Tuesday, August 08, 2006

Children's growth

I love this blog entry by Emily: Busy. She's talking about her crops, but her final statement struck me as also applying to parenting.

You can’t do their growing for them, but you can keep ‘em hydrated and offer encouragement while they work.

I've often thought of parenting that way. You provide the environment, the light and water and space the kids need, and they do the growing. They have all within themselves already to become who they're going to be. The parent's job is to provide the proper environment and encouragement to help them get there more fully.

As parents, we may think (because we were similar seedlings in days gone past) that we can predict how they're going to grow, but it turns out we can't. Will they shoot out this leaf first, or this other one? Will they flower when all the other ones flower, or do it on their own time? No one can tell, except the divine spark that gave them life in the first place.

After all, you can't sit there and *make* a plant grow. I'm just imagining that—crouching next to a patch of dirt and pushing in the air saying, Grow! How absurd. You could do that all day and night, and not one shoot would break the ground because of it. Generally, we plant, we water, then we go away for a while. We come back later and rejoice at the blush of green coloring the earth, knowing that all the potential of a wide harvest is represented in that little bit of promise.

Children take more interaction, more direct caring, so maybe we get the idea somewhere that we're causing the growth rather than witnessing it. We think we're responsible for how the child thinks and feels and dreams and hopes. But there comes a moment I believe in every healthy parent/child relationship, sometimes sooner than the parent wants, when the parent has to step back and let the child be.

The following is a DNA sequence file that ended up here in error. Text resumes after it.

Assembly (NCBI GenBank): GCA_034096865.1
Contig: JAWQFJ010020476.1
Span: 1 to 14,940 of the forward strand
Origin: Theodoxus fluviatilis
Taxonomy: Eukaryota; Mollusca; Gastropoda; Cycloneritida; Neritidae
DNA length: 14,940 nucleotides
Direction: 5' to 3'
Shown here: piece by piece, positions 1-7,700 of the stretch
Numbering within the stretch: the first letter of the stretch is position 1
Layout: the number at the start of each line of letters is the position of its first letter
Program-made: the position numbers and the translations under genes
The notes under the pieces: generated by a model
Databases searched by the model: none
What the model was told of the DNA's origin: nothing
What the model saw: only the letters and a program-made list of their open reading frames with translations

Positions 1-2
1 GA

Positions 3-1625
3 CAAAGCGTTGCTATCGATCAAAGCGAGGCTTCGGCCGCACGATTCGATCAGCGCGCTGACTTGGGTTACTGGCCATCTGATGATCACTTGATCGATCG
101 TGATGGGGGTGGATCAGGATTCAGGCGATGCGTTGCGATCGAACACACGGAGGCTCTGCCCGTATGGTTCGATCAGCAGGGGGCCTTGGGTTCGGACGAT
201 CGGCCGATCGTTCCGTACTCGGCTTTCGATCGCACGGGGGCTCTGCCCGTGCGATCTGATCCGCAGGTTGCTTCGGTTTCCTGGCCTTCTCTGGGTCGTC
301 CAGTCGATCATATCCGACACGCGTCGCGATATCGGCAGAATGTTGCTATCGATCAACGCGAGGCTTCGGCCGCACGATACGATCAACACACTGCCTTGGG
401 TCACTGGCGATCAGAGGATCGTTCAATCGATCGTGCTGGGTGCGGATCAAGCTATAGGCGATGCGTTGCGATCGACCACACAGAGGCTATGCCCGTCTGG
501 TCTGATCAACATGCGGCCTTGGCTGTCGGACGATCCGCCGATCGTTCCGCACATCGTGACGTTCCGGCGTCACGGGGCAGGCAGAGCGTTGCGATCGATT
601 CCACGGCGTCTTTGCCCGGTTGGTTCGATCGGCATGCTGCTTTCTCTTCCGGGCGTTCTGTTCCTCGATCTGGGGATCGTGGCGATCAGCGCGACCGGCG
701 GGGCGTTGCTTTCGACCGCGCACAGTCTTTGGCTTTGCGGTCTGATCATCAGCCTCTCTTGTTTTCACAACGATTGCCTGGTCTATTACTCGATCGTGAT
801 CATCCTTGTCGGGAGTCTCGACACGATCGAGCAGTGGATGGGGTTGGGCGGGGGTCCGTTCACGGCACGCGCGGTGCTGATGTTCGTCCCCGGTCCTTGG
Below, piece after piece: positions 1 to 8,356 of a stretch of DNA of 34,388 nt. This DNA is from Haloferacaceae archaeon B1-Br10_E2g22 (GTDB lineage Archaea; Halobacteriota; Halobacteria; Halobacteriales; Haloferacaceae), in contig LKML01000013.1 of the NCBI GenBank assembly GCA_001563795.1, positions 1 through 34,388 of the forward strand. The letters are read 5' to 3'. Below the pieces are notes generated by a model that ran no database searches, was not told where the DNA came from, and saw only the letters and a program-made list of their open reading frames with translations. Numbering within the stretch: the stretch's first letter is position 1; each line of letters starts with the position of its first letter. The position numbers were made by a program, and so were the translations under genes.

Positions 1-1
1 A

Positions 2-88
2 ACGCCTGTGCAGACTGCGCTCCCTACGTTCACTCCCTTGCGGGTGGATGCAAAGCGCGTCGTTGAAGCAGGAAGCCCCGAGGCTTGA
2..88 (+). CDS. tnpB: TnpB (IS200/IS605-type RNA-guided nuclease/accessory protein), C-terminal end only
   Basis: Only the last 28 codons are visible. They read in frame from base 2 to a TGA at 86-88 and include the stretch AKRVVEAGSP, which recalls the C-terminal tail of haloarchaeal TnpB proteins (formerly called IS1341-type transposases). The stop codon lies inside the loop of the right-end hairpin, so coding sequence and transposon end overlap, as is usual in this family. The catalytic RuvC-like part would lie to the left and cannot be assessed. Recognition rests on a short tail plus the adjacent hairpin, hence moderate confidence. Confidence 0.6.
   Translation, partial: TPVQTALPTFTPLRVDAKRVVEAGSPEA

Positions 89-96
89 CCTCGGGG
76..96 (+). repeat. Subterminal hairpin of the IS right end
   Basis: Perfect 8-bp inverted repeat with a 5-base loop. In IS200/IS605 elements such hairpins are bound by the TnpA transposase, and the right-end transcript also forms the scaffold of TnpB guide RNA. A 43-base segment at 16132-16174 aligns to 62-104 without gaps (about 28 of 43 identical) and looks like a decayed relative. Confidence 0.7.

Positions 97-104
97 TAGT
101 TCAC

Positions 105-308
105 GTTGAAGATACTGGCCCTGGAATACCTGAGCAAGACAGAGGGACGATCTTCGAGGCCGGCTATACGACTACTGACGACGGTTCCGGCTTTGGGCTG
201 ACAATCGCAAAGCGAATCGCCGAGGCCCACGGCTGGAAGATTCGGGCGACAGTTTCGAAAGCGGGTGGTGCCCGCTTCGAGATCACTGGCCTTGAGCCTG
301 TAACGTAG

*Sigh.* Suddenly the plant that grew so close to home and under your sheltering care wants to walk around by itself. It wants to go places you've never been, accumulate memories that don't involve you, have its own life.

And the parent is then challenged to do her own growing. To change from thinking of the child as dependent and in progress to fully formed and self-determining.

I'm finding myself more and more praying for my children as fully realized ideas of the divine Father-Mother. I think less about their day-to-day details and decisions and more about the divine will of Love that is in action in their lives. I place them in His well-tended garden, knowing that now it's His job to provide the environment for growth.

My loving admiration follows them, and I trust that this is Spirit's natural way.


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